Markets & Finance

Laikipia risks ‘Sh2bn loss’ in ranch violence


Pastoralists flee from Karwao Village in Rumuruti near Kifuko farm in Laikipia County. PHOTO | FILE

A lodge operator has warned violent skirmishes witnessed within private wildlife sanctuaries risk the annual Sh2 billion inflow into Laikipia County.

Jambo Chester Hotels and Resorts general manager Ben Katungi said the multi-billion shilling lodge and hotel investments and thousands of jobs were in danger as tourists shied away from the high-end Laikipia-based tourist resorts.

“Tourism earns Laikipia County over Sh2 billion and has created thousands of jobs for conservancy and resort staff (rangers, waiters, warders and tour guides) as well as indirect jobs in supplies, vehicle and air transport services, tour operators,” he said.

“We also support community projects such as building of schools and bore holes.”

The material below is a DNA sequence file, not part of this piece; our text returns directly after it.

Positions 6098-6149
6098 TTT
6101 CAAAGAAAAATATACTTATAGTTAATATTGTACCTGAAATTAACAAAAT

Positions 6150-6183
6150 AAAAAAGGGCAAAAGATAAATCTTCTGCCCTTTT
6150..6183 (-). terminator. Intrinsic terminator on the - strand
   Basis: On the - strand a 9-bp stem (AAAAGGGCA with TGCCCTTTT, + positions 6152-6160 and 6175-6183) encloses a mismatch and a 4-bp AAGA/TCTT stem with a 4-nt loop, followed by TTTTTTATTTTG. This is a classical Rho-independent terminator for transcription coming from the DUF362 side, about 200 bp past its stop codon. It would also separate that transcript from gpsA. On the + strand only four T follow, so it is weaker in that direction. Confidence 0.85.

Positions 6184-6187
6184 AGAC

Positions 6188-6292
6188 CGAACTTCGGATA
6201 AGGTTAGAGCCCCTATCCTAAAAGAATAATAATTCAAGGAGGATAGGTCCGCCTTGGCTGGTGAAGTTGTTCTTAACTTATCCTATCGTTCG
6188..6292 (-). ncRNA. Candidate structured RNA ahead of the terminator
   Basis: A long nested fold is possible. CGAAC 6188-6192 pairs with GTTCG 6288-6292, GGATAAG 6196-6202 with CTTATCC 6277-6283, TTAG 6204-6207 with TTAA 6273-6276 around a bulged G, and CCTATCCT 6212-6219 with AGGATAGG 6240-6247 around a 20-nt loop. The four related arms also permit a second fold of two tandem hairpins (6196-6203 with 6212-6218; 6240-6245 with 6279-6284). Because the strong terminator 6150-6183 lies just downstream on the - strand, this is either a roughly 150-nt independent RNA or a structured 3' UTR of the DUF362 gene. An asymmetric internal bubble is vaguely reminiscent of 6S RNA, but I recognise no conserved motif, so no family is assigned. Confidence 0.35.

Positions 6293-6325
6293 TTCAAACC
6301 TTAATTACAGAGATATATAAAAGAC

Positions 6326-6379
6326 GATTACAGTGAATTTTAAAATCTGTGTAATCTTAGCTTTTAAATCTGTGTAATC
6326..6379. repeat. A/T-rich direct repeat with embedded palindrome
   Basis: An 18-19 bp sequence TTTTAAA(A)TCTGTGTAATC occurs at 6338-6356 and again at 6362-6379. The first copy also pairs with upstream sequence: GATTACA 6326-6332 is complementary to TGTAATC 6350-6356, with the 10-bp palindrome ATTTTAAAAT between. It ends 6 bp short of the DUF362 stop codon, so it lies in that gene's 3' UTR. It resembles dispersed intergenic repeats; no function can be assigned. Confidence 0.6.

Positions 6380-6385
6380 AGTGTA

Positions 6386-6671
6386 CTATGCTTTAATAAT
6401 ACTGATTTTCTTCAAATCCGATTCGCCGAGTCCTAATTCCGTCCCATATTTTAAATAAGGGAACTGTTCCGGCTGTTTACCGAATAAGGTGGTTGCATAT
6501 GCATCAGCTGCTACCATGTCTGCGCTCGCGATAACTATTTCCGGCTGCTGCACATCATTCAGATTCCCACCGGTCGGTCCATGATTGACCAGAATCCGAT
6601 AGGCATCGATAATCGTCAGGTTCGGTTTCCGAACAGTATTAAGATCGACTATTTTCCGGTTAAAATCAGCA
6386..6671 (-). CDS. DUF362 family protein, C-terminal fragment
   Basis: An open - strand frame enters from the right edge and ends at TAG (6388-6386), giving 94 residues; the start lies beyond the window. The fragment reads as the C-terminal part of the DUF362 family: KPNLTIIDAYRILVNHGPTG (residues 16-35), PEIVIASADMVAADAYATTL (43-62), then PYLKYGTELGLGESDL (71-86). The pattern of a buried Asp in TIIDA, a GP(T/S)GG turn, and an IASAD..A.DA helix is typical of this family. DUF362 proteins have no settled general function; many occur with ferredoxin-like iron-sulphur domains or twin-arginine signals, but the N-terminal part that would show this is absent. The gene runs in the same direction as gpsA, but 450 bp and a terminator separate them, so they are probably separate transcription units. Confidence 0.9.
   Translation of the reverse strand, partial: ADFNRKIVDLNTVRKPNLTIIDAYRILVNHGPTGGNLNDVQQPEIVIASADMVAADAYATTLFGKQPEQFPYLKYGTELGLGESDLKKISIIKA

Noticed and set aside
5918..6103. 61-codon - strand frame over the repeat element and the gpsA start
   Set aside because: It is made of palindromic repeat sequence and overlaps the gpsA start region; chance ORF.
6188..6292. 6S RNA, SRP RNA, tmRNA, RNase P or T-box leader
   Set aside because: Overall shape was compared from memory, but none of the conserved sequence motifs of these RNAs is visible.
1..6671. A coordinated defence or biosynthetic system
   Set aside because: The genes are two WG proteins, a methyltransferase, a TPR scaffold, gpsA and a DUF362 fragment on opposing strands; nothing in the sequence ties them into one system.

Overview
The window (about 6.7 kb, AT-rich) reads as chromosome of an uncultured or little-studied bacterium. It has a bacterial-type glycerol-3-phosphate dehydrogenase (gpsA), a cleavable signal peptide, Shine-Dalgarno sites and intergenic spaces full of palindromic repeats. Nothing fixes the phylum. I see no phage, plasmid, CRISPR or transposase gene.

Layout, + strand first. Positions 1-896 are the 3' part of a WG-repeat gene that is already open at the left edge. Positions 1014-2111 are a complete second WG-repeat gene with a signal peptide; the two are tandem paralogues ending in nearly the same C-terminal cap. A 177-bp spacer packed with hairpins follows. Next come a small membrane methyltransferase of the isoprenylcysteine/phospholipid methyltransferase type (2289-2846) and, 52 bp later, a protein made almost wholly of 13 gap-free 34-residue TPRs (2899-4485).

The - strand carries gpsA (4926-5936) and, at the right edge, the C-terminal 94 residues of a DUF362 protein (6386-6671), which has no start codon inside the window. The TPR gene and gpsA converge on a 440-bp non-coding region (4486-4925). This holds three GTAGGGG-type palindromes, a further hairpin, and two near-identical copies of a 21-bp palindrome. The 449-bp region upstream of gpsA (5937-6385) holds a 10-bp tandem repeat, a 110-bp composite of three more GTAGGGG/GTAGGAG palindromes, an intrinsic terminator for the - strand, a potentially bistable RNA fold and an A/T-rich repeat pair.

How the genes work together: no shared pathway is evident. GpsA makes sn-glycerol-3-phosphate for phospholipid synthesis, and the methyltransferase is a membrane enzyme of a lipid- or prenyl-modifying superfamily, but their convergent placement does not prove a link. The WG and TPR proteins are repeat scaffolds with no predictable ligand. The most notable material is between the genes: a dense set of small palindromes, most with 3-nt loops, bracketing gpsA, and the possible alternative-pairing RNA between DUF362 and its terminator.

Ten days ago, a bitter feud erupted between pastoralists seeking pasture for their livestock at the 43,495-acre Suiyian ranch during which a herder was shot dead, a lodge and property worth millions of shillings reduced to ashes.

In a statement, Mr Katungi said Laikipia County tourism stakeholders had also invested billions of shillings in conservation efforts, funding community welfare projects, generating revenue for the county government as well as putting Kenya’s tourism product on the world map.

“Laikipia County was voted by the New York Times as one of the best places to visit in the world in 2017 and this was the second time in as many years. As a result, stakeholders in Laikipia County came together and agreed to invest further to raise the standards as a way of improving the tourism product and experience,” he said.

Mr Katungi said such disputes could be addressed by training herders in modern pasture production methods as well as preservation.

He called on the government to help herders and lodge managers reach an amicable solution that would secure the future of tourist resorts and conservancies as well as create ample pasture and water reserves for the herders.

Laikipia has the highest number of world-class private conservancies in Kenya, mostly managed by family dynasties, including ADC Mutara, Ol Ari Ng’iro, Loisaba, Ol Maisor, Ol Pejeta, Lewa, Suiyian, Ol Jogi, and Solio Ranch.